A model of the solar magnetic carpet

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There are four key processes that dictate the behavior of the magnetic flux concentrations that form the so-called 'magnetic carpet' of the quiet photosphere. These processes are emergence, cancellation, coalescence, and fragmentation. Rates of emergence have been estimated from observations, but the rates of cancellation, coalescence, and fragmentation are much more difficult to determine observationally. A model is set up to simulate an area of magnetic carpet in the quiet Sun. In the model there are three imposed parameters: the rate of emergence of new flux, the distribution of emerged flux and the rate of fragmentation of flux concentrations. The rate of cancellation and the rate of coalescence are deduced from the model. From the simulations it is estimated that the average emergence rate of new flux in the quiet Sun must be between 6x10(-6) and 10(-5) Mx cm(-2) s(-1) to maintain an absolute flux density of between 2.5 and 3 G. For this rate of emergence a fragmentation rate of more than 12x10(-5) s(-1) is required to produce the observed exponential index for the number density of flux concentrations. This is equivalent to each fragment canceling more than once every 200 minutes. The rate of cancellation is calculated from the model and is found naturally to be equivalent to the rate of emergence. However, it is found that the frequency of cancellation is much greater than the frequency of emergence. In fact, it is likely that there are several orders of magnitude more cancellation events than emergence events. This implies that flux is injected in relatively large concentrations whereas cancellation occurs though the disappearance of many small concentrations.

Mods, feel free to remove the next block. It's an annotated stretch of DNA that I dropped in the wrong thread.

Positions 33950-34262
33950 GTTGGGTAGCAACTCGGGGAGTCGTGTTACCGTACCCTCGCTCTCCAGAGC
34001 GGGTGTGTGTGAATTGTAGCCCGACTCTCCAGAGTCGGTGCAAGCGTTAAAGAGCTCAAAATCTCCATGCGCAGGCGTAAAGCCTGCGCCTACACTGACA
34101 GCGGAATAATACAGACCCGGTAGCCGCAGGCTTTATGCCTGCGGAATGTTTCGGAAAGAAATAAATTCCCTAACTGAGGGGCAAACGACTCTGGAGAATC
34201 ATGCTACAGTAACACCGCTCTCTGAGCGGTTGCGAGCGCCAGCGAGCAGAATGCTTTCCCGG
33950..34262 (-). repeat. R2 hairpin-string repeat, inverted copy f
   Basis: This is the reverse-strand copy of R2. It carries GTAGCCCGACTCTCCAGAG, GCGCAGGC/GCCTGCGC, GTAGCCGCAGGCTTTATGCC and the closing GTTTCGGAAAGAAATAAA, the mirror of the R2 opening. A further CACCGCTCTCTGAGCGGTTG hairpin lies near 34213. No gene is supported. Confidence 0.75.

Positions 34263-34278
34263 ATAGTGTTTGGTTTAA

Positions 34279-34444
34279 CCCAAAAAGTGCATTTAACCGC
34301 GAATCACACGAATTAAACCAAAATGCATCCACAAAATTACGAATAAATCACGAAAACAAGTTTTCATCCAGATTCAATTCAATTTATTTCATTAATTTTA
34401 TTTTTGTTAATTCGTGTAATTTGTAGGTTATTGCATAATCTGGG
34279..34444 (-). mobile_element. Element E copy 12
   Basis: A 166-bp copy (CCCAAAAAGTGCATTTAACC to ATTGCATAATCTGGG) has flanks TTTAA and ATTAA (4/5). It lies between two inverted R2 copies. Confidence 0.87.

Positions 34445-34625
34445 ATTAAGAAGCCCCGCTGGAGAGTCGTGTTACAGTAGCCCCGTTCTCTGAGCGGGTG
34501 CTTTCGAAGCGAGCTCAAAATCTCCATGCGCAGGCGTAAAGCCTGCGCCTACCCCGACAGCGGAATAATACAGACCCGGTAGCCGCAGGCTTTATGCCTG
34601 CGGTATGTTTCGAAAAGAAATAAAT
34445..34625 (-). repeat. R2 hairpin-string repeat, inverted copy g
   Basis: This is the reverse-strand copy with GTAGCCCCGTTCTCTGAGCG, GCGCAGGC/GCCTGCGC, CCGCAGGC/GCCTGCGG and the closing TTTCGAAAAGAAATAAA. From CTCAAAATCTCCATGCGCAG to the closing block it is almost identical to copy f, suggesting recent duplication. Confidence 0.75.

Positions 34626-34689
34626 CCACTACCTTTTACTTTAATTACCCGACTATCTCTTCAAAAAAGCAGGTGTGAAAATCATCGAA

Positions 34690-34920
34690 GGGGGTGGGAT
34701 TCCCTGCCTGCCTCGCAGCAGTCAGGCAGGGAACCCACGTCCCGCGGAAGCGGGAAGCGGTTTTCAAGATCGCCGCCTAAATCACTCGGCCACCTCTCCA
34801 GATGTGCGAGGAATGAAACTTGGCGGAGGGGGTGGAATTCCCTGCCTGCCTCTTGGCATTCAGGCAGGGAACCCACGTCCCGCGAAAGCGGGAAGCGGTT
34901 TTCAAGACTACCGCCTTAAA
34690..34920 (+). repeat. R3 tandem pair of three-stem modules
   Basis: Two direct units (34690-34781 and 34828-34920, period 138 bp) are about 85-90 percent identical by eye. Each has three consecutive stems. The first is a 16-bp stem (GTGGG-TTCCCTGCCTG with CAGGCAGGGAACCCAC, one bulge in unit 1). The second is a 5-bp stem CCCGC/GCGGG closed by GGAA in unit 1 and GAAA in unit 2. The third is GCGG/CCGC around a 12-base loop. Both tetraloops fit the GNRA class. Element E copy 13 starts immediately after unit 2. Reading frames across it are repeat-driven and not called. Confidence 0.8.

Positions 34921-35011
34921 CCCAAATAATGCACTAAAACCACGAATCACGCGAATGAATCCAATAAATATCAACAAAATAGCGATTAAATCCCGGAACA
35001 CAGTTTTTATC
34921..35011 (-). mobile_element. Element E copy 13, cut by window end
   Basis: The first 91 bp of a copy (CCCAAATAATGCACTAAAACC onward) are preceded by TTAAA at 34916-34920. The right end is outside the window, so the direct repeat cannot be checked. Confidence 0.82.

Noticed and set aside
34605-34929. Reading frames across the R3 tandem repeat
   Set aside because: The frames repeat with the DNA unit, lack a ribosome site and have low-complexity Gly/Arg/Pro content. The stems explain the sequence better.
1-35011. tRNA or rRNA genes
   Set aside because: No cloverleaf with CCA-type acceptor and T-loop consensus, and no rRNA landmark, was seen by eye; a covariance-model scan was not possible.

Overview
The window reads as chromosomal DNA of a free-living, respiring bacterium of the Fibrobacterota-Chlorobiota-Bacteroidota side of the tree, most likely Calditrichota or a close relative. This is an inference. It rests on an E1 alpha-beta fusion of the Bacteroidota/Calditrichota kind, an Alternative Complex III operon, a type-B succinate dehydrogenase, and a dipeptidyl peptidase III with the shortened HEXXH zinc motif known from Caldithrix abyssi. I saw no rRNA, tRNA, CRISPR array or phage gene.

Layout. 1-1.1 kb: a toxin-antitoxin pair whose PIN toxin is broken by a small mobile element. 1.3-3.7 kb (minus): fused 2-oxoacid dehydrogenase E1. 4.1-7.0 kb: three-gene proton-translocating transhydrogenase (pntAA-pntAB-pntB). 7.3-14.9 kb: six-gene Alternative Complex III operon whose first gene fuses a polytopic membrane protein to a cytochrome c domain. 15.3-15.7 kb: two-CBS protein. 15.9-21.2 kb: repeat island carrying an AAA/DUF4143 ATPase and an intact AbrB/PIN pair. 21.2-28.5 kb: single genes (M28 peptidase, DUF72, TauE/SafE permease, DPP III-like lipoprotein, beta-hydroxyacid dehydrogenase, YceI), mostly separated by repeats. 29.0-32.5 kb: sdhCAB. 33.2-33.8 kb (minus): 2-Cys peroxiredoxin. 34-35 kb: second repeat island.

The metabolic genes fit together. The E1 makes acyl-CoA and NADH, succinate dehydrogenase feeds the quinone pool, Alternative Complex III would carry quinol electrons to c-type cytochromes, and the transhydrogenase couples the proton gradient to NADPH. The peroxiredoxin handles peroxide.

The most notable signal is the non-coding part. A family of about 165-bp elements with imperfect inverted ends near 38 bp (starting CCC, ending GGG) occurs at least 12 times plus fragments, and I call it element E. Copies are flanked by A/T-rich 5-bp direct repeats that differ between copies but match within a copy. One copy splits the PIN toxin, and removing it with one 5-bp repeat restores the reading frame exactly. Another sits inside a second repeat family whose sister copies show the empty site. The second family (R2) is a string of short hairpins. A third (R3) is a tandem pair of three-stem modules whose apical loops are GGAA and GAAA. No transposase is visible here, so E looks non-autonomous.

Original languageEnglish
Pages (from-to)23-45
Number of pages23
JournalSolar Physics
Publication statusPublished - May 2001


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